The article is posted at http://www.safekids.com/kids-rules-for-online-safety/
‘Cyberspace,’ the ‘Web,’ the ‘Net,’ the ‘Information Highway’” —
Whatever it’s called, the majority of people in developed nations are now going online to exchange electronic mail (E-mail) and instant messages; participate in chat groups; post and read messages in social networking sites and blogs, “surf” the world wide web; and many other online activities. Children are no exception in fact they are more likely to be online than adults.
Personal computers are no longer the only method used for accessing the Internet. Children can go online from personal computers at home, a friend’s house, in school, a library, club, or cafe. Many game consoles can be connected to the Internet and used for chatting and other online interaction. It is also possible to access the Internet on mobile devices such as cellular telephones and other handheld devices. In other words children don’t have to be in the company of responsible adults to use the Internet.
There are no censors on the Internet. Anyone in the world — companies, governments, organizations, and individuals — can publish material on the Internet. A service provider links you to these sites, but it can’t control what is on them. It’s up to individuals to make sure that they behave in a way that’s safe and appropriate.
Most people who go online have mainly positive experiences. But, like any endeavor — attending school, cooking, riding a bicycle, or traveling, — there are some risks and annoyances. The online world, like the rest of society, is made up of a wide array of people. Most are decent and respectful, but some may be rude, obnoxious, insulting, or even mean and exploitative. Children get a lot of benefit from being online, but they can also be targets of crime, exploitation, and harassment in this as in any other environment. Trusting, curious, and anxious to explore this new world and the relationships it brings, children need parental supervision and common-sense advice on how to be sure that their experiences in “cyberspace” are happy, healthy, and productive.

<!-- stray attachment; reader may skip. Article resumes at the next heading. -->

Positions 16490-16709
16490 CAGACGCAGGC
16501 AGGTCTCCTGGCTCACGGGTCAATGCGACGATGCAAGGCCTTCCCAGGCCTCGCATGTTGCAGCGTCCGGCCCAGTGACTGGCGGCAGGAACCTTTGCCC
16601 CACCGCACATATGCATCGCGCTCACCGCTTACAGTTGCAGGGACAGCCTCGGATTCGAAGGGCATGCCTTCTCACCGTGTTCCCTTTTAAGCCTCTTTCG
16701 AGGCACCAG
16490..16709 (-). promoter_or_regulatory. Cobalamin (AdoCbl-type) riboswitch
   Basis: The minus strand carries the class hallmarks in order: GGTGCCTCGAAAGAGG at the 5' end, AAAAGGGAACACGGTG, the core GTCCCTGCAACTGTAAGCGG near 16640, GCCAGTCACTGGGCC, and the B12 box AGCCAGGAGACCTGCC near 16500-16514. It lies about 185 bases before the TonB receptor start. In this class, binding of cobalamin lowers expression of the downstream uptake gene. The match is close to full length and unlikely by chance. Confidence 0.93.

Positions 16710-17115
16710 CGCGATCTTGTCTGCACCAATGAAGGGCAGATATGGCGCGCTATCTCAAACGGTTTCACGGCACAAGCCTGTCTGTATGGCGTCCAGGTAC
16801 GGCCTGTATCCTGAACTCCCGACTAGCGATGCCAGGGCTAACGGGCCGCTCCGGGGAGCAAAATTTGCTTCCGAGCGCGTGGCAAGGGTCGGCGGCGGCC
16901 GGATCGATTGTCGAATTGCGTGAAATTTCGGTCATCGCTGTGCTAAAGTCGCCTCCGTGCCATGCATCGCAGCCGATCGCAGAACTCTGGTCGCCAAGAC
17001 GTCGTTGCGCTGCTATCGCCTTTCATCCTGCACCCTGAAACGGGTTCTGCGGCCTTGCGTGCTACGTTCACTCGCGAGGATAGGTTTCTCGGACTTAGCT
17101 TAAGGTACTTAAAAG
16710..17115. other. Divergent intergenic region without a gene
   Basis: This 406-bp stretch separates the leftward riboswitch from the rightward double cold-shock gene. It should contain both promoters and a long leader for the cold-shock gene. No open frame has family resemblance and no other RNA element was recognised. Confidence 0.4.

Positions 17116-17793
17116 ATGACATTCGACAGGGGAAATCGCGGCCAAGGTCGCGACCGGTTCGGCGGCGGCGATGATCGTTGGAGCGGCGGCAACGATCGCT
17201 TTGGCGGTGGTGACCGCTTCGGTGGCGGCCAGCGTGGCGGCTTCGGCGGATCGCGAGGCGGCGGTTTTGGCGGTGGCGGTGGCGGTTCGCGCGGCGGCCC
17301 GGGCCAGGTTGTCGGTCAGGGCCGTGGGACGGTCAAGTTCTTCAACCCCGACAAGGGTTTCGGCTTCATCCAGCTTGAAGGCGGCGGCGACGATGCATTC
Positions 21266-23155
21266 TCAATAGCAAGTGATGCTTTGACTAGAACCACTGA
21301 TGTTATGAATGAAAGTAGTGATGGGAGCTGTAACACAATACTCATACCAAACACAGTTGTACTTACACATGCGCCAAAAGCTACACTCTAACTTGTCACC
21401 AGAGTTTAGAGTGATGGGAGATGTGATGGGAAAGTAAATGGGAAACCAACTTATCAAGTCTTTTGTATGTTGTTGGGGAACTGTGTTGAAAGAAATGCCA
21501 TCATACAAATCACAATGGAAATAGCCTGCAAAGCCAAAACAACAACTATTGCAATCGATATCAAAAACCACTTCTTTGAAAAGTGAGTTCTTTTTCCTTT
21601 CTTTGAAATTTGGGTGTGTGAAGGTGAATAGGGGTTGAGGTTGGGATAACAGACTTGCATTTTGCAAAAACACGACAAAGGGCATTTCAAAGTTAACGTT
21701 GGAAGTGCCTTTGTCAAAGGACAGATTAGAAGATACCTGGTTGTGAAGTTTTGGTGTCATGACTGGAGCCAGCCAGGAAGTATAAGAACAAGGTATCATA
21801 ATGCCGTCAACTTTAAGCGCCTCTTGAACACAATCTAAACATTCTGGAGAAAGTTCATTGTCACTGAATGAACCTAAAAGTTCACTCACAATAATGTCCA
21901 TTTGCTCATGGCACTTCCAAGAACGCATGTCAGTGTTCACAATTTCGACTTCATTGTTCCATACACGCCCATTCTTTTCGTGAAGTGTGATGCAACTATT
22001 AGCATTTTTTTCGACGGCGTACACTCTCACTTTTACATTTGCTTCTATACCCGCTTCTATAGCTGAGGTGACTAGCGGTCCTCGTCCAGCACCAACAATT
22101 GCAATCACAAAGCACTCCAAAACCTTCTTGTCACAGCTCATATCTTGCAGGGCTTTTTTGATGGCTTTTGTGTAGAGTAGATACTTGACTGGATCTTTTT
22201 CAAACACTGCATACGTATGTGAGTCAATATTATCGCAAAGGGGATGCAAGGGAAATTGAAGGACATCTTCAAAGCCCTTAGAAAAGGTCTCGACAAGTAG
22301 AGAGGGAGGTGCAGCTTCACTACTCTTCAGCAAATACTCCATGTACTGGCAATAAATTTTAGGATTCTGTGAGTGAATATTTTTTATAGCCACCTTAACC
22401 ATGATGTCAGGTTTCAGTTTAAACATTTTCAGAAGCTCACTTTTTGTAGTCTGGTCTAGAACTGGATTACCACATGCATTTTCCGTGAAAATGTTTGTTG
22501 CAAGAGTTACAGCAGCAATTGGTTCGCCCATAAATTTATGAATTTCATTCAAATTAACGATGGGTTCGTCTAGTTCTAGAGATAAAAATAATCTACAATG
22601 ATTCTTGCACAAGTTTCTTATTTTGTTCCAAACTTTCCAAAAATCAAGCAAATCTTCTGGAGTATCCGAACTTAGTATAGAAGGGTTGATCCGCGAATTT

Many people, including children, have been confronted with material that is disturbing or inappropriate. There are steps parents can take to try to shield their children from such material, but it’s almost impossible to completely avoid all inappropriate material. Sadly there are some cases where children have been victimized by serious crime as a result of going online. Parents can greatly minimize the chances that their children will be victimized by teaching their children to follow some basic rules (read below). The fact that crimes are being committed online, however, is not a reason to avoid using the Internet. To tell children to stop using the Internet would be like telling them to forgo attending school because students are sometimes victimized or bullied there. A better strategy would be to instruct children about both the benefits and dangers of “cyberspace” and for them to learn how to be “street smart” in order to better safeguard themselves in any potentially dangerous situation.
Kids Rules for Online Safety (for pre-teens)
1. I will not give out personal information such as my address, telephone number, parents’ work address/telephone number, or the name and location of my school without my parents’ permission.
2. I will tell my parents right away if I come across any information that makes me feel uncomfortable.
3. I will never agree to get together with someone I “meet” online without first checking with my parents. If my parents agree to the meeting, I will be sure that it is in a public place and bring my mother or father along.
4. I will never send a person my picture or anything else without first checking with my parents.
5. I will not respond to any messages that are mean or in any way make me feel uncomfortable. It is not my fault if I get a message like that. If I do I will tell my parents right away so that they can contact the service provider.
6. I will talk with my parents so that we can set up rules for going online. We will decide upon the time of day that I can be online, the length of time I can be online and appropriate areas for me to visit. I will not access other areas or break these rules without their permission.
7. I will not give out my Internet password to anyone (even my best friends) other than my parents.
8. I will check with my parents before downloading or installing software or doing anything that could possibly hurt our computer or jeopardize my family’s privacy.
9. I will be a good online citizen and not do anything that hurts other people or is against the law.
10. I will help my parents understand how to have fun and learn things online and teach them things about the Internet, computers and other technology.